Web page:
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 Response Page - Hausladen  Interview -      

These comments are responses to the questions listed below,
which were generated in regard to the
John Hausladen Interview of


John Hausladen, President of the Minnesota Trucking Association, argues in favor of existing taxing mechanisms to support necessary road and bridge construction and maintenance. He raises his point amidst growing public concern that the current systems for funding roads and bridges are dated and insufficient to meet future needs in an age of improving gas mileage. Any taxing system to pay for roads and bridges needs to be as effective, efficient, and fair as possible, Hausladen argues. He contends that the current system succeeds on these counts better than any alternative proposed to date.

For the complete interview summary see:

Response Summary:  Readers have been asked to rate, on a scale of (0) most disagreement, to (5) neutral, to (10) most agreement, the following points discussed by Hausladen. Average response ratings shown below are simply the mean of all readers’ zero-to-ten responses to the ideas proposed and should not be considered an accurate reflection of a scientifically structured poll.

1. Retain gasoline tax. (8.0 average response) The gasoline tax should be retained and not be replaced by a tax based in miles traveled.

2. Gas decline overstated. (6.3 average response) The likelihood of a decline in use of gasoline and other motor fuels is grossly overstated.

3. Increase gas tax as needed. (7.8 average response) As the need for additional funds to build and maintain roads is demonstrated, the gasoline tax can be increased.

4. Increase fees on hybrids. (7.2 average response) Annual vehicle registration fees paid by hybrid and fully electric vehicles can be increased as necessary to replace lost revenue from the motor fuel tax.

5. Truck taxes are sufficient. (5.3 average response) With taxes they pay, trucks already are assuming their fair share of construction and operating expenses for roads and bridges.

6. Assess heavy vehicles more. (7.8 average response) The greater expense for roads and bridges necessary to accommodate heavier vehicles ought to be paid by such vehicles.


Response Distribution:

Strongly disagree

Moderately disagree


Moderately agree

Strongly agree

Total Responses

1. Retain gasoline tax







2. Gas decline overstated.







3. Increase gas tax as needed.







4. Increase fees on hybrids.







5. Truck taxes are sufficient.







6. Assess heavy vehicles more.







Individual Responses:

Pat Sawatzke  (10)  (10)  (10)  (5)  (7.5)  (10)

4. Increase fees on hybrids. The increased sales tax paid by more expensive hybrids and electric vehicles will offset the lost gas tax to a great extent.  After paying higher sales tax on the vehicle (due to higher costs) which is dedicated to roads and then a higher annual registration fee you may find that more efficient vehicles are paying more in taxes that less efficient ones.  This is counter productive as it does not reward energy conservation.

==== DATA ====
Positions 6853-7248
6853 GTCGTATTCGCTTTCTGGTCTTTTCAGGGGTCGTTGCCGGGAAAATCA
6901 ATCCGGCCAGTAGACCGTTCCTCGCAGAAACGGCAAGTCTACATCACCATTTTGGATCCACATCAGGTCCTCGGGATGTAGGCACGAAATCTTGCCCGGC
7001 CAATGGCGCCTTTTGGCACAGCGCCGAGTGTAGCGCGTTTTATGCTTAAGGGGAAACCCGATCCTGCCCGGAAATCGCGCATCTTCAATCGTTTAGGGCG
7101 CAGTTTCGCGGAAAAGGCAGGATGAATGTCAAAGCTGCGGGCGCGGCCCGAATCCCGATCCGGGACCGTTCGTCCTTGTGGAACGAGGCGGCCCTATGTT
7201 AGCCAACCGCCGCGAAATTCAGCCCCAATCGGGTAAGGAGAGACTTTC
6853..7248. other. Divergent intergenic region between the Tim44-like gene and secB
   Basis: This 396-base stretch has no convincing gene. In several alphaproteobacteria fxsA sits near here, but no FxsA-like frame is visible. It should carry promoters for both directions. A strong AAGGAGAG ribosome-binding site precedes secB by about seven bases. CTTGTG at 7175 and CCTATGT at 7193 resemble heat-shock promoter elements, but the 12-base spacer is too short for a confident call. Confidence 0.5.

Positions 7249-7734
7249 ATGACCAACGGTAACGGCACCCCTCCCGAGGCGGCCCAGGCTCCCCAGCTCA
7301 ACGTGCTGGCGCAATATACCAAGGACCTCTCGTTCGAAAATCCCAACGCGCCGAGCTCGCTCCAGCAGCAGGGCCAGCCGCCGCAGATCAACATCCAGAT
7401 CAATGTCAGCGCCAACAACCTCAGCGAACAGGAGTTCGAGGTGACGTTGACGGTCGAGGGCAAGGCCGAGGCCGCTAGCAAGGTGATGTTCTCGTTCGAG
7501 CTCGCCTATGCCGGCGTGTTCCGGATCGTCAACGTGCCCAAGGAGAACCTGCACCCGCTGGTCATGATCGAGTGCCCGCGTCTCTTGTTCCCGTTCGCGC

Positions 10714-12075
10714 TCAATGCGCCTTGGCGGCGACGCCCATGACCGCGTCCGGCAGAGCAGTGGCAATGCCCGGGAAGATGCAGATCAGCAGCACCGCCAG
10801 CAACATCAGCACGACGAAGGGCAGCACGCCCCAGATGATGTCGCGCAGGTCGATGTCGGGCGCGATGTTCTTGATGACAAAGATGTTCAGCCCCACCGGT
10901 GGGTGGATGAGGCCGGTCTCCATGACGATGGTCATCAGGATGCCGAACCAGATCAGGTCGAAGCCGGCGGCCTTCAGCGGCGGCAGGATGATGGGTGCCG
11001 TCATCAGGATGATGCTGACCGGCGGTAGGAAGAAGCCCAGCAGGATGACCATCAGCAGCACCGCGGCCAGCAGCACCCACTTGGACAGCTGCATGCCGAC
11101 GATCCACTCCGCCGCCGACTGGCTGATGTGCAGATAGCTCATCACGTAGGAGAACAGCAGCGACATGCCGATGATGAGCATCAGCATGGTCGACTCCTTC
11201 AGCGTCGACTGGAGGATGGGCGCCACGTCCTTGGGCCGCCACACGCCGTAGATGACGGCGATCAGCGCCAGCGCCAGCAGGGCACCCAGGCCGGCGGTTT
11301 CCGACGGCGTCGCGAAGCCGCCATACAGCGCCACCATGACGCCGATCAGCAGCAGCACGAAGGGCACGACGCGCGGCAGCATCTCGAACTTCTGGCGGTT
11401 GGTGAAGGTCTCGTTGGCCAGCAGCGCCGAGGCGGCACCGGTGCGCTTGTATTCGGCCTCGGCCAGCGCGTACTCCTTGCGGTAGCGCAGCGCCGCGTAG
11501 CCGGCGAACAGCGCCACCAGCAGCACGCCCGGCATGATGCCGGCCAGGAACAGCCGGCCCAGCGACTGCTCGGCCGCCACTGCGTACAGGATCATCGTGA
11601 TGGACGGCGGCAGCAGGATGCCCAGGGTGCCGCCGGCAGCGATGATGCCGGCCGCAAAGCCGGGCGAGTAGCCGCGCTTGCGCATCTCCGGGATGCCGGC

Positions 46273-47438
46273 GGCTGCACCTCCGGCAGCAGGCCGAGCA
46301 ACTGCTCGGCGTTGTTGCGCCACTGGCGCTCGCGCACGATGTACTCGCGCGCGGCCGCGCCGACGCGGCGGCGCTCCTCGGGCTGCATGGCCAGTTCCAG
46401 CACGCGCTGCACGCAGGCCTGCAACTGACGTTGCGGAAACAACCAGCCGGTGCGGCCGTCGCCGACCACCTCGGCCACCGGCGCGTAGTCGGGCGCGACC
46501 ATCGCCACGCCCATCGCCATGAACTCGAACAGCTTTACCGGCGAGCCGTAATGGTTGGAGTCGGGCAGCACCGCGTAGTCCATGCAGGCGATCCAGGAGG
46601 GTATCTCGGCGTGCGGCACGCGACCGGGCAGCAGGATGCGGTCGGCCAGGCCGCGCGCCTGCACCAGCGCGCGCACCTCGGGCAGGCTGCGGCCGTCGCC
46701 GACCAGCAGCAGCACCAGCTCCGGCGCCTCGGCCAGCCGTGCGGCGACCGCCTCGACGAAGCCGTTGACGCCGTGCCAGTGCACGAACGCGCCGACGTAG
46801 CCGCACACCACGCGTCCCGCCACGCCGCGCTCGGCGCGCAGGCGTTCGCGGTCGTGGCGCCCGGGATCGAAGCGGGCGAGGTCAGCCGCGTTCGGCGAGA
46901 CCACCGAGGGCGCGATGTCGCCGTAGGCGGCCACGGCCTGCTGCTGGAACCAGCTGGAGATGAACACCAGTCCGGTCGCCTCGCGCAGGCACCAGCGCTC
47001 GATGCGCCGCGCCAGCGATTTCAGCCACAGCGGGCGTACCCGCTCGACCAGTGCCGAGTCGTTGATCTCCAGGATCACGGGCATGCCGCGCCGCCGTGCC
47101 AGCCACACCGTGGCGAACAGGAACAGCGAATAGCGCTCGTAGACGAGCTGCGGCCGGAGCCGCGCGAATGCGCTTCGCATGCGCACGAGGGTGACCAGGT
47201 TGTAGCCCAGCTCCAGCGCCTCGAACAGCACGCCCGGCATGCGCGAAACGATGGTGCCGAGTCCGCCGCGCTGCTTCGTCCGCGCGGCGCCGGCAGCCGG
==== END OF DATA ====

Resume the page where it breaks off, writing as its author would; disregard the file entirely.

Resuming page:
R. C. Angevine  (5)  (2.5)  (7.5)  (7.5)  (5)  (7.5)

1. Retain gasoline tax. While I would agree that the current gas tax is easier to collect I'm not so sure that it is the best method.  On the other hand I think that a simple collection system based upon usage might be hard to come up with and administer.

2. Gas decline overstated. Between improved fuel economy and increased fuel prices I do believe that we will see a decline in use per capita.  How that will stack up overall is unclear.

3. Increase gas tax as needed. Simple answer to a simple question.  Doesn't address whether this is the best approach or fair to all users.

4. Increase fees on hybrids. Again, a simple answer to a simple question.

5. Truck taxes are sufficient. Don't have a clue if this is correct.

6. Assess heavy vehicles more. Generally agree but on the other hand we all reap the benefits of efficient transportation and delivery systems.

Bruce A. Lundeen  (7.5)  (7.5)  (7.5)  (7.5)  (10)  (7.5)

Ray Ayotte  (2.5)  (2.5)  (7.5)  (5)  (5)  (7.5)

Bert LeMunyon  (10)  (7.5)  (7.5)  (7.5)  (5)  (7.5)

4. Increase fees on hybrids. Any increase in costs for hybrids and electrics may result in decreased sales of these vehicles, which would not sit well with environmentalists.  Although sales of such vehicles are already disappointing from the environs view.

5. Truck taxes are sufficient. The only way to determine whether trucks are paying their way is to estimate the costs of bridges and roads (as) if they were designed for passenger vehicles only, and compare with present costs.

Jim Kielkopf  (10)  (2.5)  (10)  (10)  (7.5)  (10)

Ray Schmitz  (7.5)  (2.5)  (10)  (0)  (0)  (10)

1. Retain gasoline tax. We need to encourage more efficient transportation; millage taxes operate to discourage that.

2. Gas decline overstated. One assumes this to be a reflection of more driving and more drivers.  Generally motorists seem to be price conscious.

3. Increase gas tax as needed. Except legislators will not do so.

4. Increase fees on hybrids. We need to encourage them, not discourage (them).

5. Truck taxes are sufficient. The evidence is that they disproportionately impact the roads.